The McDonald inquiry into the RCMP, after four mystery months of testimony behind closed doors,
is finally expected back in the sun next week. As a kind of prelude to the spring opener, last week the commission released a heavily vetted transcript of secret testimony taken Nov. 15 from former Security Service director John Starnes. What emerged was a glimpse of a career bureaucrat prepared to
take the heat for his political masters.
The matter in question was Operation HAM, the clandestine removal of Parti Québécois membership lists in January, 1973, from a Montreal office. Using a key supplied by a friendly source, SS operatives sneaked into the building, removed computer tapes and had the print-outs produced at another plant in an attempt to prove suspicions of foreign financing of the PQ and infiltration of the federal government, police and armed forces by separatists.
Starnes, who authorized the night raid, conceded in testimony that HAM was “a delicate operation which involved political risks.” But because a key was supplied and the tapes were returned, Starnes argued, it was not an illegal act. Starnes said he never told the cabinet because “if it ever became public, it would be extremely
damaging to the government.”
Starnes submitted that the climate for the operation actually was set at a meeting of the cabinet committee on security and intelligence in December, 1969. A note taken at that time by former commissioner William Higgitt reads: “RCMP asked to provide a detailed report on the present state of separatism in Quebec in terms of organization, numbers involved ...” Starnes, who said he never received specific instructions from the Trudeau government, nonetheless concluded: “If you are talking of numbers involved and separatist organizations, you are obviously referring to party lists.”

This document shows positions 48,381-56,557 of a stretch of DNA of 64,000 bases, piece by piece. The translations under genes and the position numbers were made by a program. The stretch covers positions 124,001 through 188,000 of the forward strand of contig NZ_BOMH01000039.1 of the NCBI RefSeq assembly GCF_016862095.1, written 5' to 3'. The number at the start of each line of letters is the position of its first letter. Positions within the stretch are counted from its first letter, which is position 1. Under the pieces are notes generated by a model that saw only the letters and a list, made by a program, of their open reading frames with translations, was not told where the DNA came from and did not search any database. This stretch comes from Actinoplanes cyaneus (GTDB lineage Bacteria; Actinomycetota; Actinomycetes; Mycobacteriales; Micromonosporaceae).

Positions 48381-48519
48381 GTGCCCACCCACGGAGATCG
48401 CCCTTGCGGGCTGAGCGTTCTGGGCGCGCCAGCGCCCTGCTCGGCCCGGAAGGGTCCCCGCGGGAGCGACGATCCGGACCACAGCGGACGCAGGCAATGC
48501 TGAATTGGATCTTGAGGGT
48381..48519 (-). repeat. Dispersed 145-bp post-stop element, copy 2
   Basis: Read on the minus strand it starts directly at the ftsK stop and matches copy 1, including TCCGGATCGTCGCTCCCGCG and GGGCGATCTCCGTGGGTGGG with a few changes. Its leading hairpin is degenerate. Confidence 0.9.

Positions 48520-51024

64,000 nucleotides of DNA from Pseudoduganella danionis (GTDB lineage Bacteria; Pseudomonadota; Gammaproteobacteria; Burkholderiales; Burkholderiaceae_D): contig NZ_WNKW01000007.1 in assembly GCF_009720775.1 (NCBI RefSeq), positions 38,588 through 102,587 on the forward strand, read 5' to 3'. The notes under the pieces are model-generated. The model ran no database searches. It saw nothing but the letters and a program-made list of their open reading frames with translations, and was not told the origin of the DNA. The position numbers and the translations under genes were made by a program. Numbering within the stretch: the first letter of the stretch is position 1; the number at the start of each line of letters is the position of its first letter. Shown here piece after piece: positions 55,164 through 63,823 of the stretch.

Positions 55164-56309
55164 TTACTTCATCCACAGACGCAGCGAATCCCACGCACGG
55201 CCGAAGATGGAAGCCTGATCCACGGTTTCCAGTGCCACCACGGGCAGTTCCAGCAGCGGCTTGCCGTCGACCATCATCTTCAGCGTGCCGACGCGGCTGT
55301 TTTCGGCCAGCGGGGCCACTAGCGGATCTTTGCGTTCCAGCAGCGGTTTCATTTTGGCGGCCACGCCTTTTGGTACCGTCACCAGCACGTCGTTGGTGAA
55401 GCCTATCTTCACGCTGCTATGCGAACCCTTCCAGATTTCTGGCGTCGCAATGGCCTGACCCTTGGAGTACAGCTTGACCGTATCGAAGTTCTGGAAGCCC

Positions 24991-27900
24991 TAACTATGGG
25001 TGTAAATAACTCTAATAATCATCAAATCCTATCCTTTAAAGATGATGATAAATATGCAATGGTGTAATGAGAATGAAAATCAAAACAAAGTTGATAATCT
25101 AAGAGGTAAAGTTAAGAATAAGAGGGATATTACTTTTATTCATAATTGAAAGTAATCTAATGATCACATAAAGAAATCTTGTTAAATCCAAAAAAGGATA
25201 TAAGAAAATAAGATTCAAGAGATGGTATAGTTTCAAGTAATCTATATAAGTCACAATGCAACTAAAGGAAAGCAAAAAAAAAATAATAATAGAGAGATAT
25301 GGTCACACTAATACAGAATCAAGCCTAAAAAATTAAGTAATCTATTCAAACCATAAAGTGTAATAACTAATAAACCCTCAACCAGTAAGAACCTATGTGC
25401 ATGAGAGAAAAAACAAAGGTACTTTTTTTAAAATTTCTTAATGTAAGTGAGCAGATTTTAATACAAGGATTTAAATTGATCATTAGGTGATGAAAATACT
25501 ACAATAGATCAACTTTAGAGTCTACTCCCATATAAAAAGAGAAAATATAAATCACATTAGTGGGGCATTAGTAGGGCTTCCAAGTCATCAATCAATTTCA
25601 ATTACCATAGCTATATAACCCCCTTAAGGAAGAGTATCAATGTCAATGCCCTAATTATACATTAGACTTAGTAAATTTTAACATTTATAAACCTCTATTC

HAM, as Starnes testified in public, was a failure. The six-foot stack of print-outs didn’t prove anything and the documents were incinerated in July, 1975—at the time Prime Minister
Pierre Trudeau ordered the SS to stop surveillance of a legitimate political party. Details of HAM were first revealed by then solicitor-general Francis Fox in the Commons on Oct. 28, 1977, shortly after the government says it learned of the raid.*
Starnes also provides a peek at the siege mentality that existed a decade ago about the threat of Quebec separatism. Starnes testified that “the government had decided by late ’69 that separatism should be considered a subversive movement.” That the Security Service failed to anticipate the October Crisis in 1970 thus is a matter for further exploration by the McDonald inquiry. That the Parti Québécois is in power now is a problem for the top officers and ministers who gave the march-
*An internal RCMP report on possible SS irregularities, submitted to McDonald before HAM was revealed,, made no mention of the operation, although one of the authors, Inspector Joseph Nowlan, was involved in the planning.
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